The hotter the magma, the richer in iron and magnesium and the fewer crystals or gas bubbles, the more easily it flows.

So, how does this affect the type of eruption?

Well, when something flows easily, it also lets go easily. Think of water. When you blow bubbles in the water, they escape easily. Honey is less runny, so bubbles stay in their for longer

It is those gases that become important. When there is a lot of it, but the magma doesn’t flow easily, there is a pressure buildup. The magma acts like a lid to its own gas, holding it in. When the lid pops, the gas escapes. The stronger the lid (less runny the magma), the stronger the force released when the gases escape.

However, this is just half the story…

Fire fountains in Iceland
First vent at night April1, 2010 when it all seemed innocent (Photo: Steve Hunt) on Volcano Discovery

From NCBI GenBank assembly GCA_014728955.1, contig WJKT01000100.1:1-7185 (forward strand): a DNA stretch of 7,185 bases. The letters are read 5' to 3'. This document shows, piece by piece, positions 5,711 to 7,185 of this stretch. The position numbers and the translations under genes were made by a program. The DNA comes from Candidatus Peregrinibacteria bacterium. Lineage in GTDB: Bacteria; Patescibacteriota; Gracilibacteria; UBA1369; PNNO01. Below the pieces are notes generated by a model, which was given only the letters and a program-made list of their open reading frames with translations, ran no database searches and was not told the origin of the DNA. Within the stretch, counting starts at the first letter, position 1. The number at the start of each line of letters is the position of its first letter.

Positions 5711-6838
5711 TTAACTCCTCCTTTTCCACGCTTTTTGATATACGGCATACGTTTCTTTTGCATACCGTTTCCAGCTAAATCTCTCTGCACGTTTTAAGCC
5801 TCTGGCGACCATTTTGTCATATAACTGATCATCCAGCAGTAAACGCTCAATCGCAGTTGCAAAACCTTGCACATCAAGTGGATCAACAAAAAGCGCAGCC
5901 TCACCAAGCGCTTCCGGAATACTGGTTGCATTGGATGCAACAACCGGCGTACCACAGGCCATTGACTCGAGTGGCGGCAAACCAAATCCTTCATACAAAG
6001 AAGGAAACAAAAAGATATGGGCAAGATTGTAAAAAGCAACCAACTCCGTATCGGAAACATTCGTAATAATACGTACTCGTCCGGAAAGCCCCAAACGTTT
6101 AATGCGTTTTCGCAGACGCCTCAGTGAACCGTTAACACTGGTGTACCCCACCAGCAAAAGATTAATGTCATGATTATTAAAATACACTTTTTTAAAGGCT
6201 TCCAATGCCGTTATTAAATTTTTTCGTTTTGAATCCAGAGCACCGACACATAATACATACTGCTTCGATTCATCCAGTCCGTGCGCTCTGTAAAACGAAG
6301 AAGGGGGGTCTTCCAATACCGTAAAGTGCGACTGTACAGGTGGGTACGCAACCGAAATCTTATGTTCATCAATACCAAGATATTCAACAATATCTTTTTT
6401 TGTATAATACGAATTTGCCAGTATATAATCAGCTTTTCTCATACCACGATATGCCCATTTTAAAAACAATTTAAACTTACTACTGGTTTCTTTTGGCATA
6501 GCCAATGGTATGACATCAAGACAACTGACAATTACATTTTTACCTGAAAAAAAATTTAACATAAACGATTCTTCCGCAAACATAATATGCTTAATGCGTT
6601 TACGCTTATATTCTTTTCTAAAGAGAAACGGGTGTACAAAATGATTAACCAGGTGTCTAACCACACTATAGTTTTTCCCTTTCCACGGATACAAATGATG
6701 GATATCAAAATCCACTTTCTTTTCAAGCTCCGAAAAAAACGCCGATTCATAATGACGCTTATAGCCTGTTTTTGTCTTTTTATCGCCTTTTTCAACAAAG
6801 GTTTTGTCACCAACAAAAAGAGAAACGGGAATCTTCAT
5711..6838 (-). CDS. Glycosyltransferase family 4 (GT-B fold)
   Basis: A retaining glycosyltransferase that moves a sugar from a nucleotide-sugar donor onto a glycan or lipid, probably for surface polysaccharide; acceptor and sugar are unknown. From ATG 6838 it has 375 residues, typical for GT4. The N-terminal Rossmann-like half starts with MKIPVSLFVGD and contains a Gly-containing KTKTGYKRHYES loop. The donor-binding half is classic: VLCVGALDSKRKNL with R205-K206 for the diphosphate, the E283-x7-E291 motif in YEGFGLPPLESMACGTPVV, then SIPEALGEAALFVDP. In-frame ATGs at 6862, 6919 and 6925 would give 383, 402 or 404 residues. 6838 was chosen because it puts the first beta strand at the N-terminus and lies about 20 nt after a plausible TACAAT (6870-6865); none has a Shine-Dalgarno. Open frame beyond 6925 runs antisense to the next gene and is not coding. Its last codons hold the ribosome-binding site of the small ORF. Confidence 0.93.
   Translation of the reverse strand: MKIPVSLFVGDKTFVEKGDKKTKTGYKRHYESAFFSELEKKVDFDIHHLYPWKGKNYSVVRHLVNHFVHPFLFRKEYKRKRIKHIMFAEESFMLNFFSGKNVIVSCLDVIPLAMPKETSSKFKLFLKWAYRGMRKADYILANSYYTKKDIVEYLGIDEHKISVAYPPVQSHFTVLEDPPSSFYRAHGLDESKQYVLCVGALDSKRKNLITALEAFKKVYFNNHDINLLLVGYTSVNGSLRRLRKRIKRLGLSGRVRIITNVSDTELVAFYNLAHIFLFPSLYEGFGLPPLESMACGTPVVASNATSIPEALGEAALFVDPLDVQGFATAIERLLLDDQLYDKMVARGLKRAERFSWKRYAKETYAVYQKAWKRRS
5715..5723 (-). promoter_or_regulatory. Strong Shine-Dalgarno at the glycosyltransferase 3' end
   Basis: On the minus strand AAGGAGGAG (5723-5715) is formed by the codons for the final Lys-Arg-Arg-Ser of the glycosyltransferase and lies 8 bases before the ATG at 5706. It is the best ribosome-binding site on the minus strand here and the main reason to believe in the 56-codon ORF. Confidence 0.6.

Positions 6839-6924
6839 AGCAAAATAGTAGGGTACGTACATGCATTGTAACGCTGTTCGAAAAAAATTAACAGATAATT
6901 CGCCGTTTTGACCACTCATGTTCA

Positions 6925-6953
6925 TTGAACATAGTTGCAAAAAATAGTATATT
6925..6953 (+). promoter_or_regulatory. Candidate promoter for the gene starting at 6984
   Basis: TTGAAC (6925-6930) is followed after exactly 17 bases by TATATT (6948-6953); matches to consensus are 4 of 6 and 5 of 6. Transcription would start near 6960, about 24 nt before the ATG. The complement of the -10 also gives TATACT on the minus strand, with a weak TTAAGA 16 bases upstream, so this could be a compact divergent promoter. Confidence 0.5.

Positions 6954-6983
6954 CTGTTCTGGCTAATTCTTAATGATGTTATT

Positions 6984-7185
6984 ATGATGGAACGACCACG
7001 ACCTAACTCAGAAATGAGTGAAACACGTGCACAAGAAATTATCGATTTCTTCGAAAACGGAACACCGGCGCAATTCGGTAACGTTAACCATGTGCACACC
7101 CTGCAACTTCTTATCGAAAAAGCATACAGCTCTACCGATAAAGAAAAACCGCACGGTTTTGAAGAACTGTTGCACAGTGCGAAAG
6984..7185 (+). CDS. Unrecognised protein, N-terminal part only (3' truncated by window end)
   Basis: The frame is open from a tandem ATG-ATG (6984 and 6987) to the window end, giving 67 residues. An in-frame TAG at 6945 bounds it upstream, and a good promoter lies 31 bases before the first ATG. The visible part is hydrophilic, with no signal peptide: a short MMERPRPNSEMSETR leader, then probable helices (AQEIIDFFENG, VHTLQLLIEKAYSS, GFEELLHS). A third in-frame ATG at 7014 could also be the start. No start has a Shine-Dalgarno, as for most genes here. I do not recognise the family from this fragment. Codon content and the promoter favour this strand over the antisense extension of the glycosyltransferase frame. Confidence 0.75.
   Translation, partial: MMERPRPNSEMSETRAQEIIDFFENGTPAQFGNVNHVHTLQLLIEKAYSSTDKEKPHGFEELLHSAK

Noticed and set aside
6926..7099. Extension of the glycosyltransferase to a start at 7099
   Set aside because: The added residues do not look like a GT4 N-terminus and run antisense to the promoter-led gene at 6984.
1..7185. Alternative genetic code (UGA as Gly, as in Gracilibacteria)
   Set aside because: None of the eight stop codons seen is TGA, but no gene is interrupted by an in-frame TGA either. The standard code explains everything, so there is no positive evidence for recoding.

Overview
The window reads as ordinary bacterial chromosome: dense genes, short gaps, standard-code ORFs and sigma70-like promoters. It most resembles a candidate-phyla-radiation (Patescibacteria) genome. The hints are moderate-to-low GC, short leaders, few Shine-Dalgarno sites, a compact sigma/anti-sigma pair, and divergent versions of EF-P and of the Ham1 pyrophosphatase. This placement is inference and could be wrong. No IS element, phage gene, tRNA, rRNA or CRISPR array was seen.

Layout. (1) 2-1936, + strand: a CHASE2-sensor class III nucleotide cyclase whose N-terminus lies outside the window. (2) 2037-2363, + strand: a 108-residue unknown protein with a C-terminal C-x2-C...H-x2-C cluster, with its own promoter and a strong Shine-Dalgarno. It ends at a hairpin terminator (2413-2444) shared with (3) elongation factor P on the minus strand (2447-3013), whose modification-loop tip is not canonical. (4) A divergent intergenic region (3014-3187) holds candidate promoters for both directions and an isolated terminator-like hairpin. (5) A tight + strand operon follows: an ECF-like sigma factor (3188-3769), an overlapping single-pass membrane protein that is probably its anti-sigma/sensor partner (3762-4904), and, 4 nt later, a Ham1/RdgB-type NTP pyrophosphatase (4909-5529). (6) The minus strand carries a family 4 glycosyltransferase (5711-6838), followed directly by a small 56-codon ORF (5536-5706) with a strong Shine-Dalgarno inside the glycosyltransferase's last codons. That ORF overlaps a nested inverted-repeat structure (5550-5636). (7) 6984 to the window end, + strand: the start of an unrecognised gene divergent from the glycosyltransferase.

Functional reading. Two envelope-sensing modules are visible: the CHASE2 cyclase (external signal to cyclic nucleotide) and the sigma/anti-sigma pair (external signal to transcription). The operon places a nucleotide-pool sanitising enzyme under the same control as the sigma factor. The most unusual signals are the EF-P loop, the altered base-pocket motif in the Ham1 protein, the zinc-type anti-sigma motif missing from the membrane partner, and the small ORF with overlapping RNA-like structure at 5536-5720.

There’s something in the water

Water is also important. And, yes, water is present as one of those gases in the magma, but I’m talking here about water outside the magma.

When a volcanic vent, that part of a volcano through which the magma finds its way to the surface, is dry, all the explosivity of an eruption is controlled by the magma and its properties. But when it becomes wet, the story changes…

Liquid water and magma are a bit like oil and water, they don’t really mix. Think of your greasy pan, with just water you won’t get it nice and clean. Add dish washing liquid and all of a sudden the oil disappears in the water. Water and magma need something to help them mix, too.

The thing that keeps it all together…

The thing that helps liquid water and magma mix is steam. Steam is like a little in between layer, a film, between the rising magma and the water sitting or flowing through the volcanic vent.

It is also this steam that keeps the two at a safe distance, however small.